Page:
My review of Union 1812: The Americans Who Fought the Second War of Independence by A.J. Langguth ran today at PopMatters.
This book is an incredibly fun read. As I note in my review, Langguth’s goal is to make his depiction of history read like a novel, and at this he succeeds. It’s an excellent exploration, not just of the War of 1812, but also the early fits and starts that threatened the unity of the nation and led to the adoption of the U.S. Constitution.
It’s also a startling reminder that although we often view the our Founding Fathers and early Americans in an idealized, pure way, they were just as complicated and partisan as those of us who benefited from their efforts.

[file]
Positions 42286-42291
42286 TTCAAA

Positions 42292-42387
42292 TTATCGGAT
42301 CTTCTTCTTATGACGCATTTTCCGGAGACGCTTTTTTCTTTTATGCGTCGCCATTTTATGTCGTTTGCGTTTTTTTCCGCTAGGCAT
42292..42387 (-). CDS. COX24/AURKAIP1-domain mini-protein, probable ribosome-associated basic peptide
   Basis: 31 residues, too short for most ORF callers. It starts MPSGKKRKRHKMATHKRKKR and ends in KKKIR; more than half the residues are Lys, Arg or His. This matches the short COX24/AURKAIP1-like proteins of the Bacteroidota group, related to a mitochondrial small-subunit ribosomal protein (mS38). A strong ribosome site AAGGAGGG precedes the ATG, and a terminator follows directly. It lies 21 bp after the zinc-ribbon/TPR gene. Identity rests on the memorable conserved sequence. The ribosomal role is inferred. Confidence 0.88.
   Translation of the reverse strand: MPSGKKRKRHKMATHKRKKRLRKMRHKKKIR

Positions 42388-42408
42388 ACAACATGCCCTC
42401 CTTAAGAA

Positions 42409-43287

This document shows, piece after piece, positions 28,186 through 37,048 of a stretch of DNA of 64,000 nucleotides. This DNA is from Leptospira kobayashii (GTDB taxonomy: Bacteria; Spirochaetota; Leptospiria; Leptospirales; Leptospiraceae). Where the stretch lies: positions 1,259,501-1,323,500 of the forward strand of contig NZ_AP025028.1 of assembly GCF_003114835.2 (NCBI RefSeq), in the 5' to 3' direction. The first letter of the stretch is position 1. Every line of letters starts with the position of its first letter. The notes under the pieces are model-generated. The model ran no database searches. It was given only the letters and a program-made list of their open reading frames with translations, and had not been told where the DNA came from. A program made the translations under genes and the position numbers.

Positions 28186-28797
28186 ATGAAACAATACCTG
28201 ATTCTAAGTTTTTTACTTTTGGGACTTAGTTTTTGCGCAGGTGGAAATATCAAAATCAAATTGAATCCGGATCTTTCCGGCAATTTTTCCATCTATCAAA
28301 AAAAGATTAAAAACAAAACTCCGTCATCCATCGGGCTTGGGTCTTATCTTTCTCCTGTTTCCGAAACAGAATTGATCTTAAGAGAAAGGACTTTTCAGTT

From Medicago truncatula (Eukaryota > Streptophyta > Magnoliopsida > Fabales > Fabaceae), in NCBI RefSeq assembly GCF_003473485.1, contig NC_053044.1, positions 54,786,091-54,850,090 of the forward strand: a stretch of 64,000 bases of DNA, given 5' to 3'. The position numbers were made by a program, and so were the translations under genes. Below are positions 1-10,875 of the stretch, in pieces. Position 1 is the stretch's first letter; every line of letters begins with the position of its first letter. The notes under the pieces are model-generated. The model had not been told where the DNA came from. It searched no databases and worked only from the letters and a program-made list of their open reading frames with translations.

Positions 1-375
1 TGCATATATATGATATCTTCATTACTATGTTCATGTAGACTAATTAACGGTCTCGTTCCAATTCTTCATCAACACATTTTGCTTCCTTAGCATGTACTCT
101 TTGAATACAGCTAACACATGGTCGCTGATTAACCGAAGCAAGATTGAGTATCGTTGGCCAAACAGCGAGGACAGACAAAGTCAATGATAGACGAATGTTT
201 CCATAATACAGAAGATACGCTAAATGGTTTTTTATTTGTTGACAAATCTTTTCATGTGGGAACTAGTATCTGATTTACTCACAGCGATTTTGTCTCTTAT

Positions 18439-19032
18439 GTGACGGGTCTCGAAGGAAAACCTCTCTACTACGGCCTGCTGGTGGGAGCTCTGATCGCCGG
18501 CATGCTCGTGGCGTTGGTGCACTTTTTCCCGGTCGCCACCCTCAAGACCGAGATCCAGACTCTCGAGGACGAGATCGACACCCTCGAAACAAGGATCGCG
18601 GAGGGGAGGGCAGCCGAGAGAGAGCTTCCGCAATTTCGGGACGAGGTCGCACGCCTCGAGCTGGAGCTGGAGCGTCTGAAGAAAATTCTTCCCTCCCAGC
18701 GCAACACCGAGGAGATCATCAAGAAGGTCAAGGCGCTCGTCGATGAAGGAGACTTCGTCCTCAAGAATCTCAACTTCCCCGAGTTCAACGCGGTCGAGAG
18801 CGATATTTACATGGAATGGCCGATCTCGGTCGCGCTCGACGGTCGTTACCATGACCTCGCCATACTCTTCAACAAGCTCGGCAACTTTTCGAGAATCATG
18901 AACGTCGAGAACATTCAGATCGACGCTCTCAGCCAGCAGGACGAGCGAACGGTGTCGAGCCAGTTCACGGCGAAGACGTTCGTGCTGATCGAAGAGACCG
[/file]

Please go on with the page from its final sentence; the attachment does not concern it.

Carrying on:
The way political campaigns were conducted back then aren’t much different than they are today. Plenty of name-calling, mud-slinging, the implications of impropriety and the crass manipulation (and outright orchestration) of the media; it all started with our noble forefathers.
Although, back then, they often chose to settle such arguments with duels. At first glance, it might seem that our current political situation in the U.S. would benefit from the reintroduction of dueling. However, the record shows that more often than not, the contestant of superior intellect and character (Hamilton, Decatur) wound up on the losing end of the pistol.
[tags]Union 1812, A.J. Langguth, The War of 1812, U.S. Constitution[/tags]